being a solemnity, still has precedence over a Sunday.
It is also important to note that the same celebration may have a
different classification in various geographical areas, as some
celebrations and saints are venerated more in one place than in another.
For example, St. Benedict, an obligatory memorial in the universal
calendar, is a feast in Europe since he is one of its patrons. But he
rates a solemnity in the diocese and abbey of Montecassino where he is
Finally, the decision on whether a solemnity such as the Body and
Blood of the Lord is a holy day of obligation falls primarily upon the
bishops' conference, which decides based on the pastoral reality of each
country. Some have maintained the traditional Thursday celebration and
kept it as a holy day; others might have maintained the day but without
the obligation. Many have preferred to transfer the celebration to the
following Sunday so as to ensure its celebration with the greatest
number of faithful.
The Vatican, for example, continues the traditional Thursday
celebration and thus the Holy Father's procession with the Blessed
Sacrament is held on that day. The Diocese of Rome, however, along with
the rest of Italy, celebrates it on the following Sunday.
* * *
Follow-up: Solemnities, Feasts, Memorials [10-21-2008]
Our Oct. 8 column on solemnities, memorials and feasts brings to mind a
question from a priest based in Oregon. He asked: "[Jan. 3] is listed in
the Ordo as an 'optional memorial' of the Holy Name of Jesus and it says
that this feast was recently introduced into the Sacramentary. I should
like to have offered that Mass, but have no approved texts for it. Is
there some source where I could have found such a text (e.g., a
Website)? There are similar celebrations throughout the year, some of
them even mandatory memorials for which no texts are readily available."
The difficulty of some new celebrations with no corresponding proper
texts is a temporary one that should be resolved within a few years.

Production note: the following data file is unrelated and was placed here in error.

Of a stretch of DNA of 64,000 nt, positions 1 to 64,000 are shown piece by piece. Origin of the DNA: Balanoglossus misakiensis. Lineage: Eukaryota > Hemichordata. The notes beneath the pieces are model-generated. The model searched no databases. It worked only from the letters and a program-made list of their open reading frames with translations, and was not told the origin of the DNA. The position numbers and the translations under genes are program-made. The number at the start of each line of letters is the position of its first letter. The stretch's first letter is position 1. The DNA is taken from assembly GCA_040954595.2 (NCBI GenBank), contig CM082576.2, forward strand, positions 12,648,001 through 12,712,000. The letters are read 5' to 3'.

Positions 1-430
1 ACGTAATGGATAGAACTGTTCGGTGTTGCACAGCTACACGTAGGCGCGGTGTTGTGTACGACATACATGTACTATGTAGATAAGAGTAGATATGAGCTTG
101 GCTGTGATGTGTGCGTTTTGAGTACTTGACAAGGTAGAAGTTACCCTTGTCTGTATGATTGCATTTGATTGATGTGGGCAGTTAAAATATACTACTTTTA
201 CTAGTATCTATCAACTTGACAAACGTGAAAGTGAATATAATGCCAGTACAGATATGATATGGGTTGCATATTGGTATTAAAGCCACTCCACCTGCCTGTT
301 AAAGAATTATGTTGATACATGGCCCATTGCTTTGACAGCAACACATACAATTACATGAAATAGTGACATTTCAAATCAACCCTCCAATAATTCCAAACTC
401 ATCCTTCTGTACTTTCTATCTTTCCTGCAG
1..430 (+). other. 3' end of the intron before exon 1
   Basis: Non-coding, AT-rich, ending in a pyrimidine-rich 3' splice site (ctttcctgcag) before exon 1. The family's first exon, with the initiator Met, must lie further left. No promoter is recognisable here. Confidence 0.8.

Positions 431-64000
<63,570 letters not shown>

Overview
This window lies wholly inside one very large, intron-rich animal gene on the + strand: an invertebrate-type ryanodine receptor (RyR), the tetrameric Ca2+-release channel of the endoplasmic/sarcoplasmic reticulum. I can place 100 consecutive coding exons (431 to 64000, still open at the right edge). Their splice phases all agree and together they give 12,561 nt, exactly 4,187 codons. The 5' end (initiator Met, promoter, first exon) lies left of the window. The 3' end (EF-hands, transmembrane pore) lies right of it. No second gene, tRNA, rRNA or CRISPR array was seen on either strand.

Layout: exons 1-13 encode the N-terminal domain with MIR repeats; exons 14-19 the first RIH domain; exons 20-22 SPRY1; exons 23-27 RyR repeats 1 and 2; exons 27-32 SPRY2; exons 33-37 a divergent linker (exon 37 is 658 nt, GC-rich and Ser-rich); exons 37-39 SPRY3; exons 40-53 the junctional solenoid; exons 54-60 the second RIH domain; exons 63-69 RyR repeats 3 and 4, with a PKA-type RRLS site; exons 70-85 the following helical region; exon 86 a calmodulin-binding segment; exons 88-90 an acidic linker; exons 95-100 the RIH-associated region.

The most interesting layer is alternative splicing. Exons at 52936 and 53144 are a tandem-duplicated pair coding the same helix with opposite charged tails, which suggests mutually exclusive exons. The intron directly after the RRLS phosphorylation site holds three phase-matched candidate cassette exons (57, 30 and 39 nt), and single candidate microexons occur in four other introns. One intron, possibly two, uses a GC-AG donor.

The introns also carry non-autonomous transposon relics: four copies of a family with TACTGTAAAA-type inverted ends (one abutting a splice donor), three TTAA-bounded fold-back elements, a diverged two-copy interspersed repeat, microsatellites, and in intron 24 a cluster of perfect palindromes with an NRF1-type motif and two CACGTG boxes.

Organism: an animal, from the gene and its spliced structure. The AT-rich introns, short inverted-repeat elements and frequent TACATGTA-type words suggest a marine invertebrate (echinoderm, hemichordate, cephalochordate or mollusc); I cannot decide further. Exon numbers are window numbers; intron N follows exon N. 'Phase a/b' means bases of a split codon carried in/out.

The cause of this difficulty is that Pope John Paul II, on the occasion
of the publication of the new Latin missal, took the initiative to add
some new celebrations or restore some older ones that had been dropped
from the old calendar. Among these restored celebrations were the Holy
Name of Jesus and St. Catherine of Alexandria. Even after the
publication of the missal, he added one or two more saints to the
universal calendar such as St. Pio of Pietrelcina.
The problem arises because, although they already form part of the
calendar, the proper texts of some of them have yet to receive an
officially approved rendering into English. There is a certain degree of
logic to this situation. Since the translation of the entire missal is
currently under review, it makes sense to do everything as part of a
single project even though it means that these feasts will not have
proper texts for another couple of years.
Some bishops' conferences have taken a different approach. For example,
the Italian bishops have produced an elegant but economic supplement
containing a translation of all the new texts with the same typeset as
the altar missal. It is thus possible to celebrate these memorials in
Italian even though the definitive Italian translation of the missal is
still in the pipeline. I donít know if any English-speaking conference
has done something similar.
An Italian-language Website called maranatha.it contains most of these
texts online. This site also has large portions of other sacramental
rites and blessings and little by little is including the Latin texts of
the missals of John XXIII and Paul VI. I am unaware of an
English-speaking site that has the translations of these new liturgical
texts, and it is likely that their publication would infringe on
Therefore, what to do? For some feasts such as the Holy Name of Jesus
there appears to be little to do but wait for the definitive translation
of the missal.
The new saints can be celebrated using texts from the common of the
saints: Martyrs, Pastors, Virgins, etc., as best fits the saint in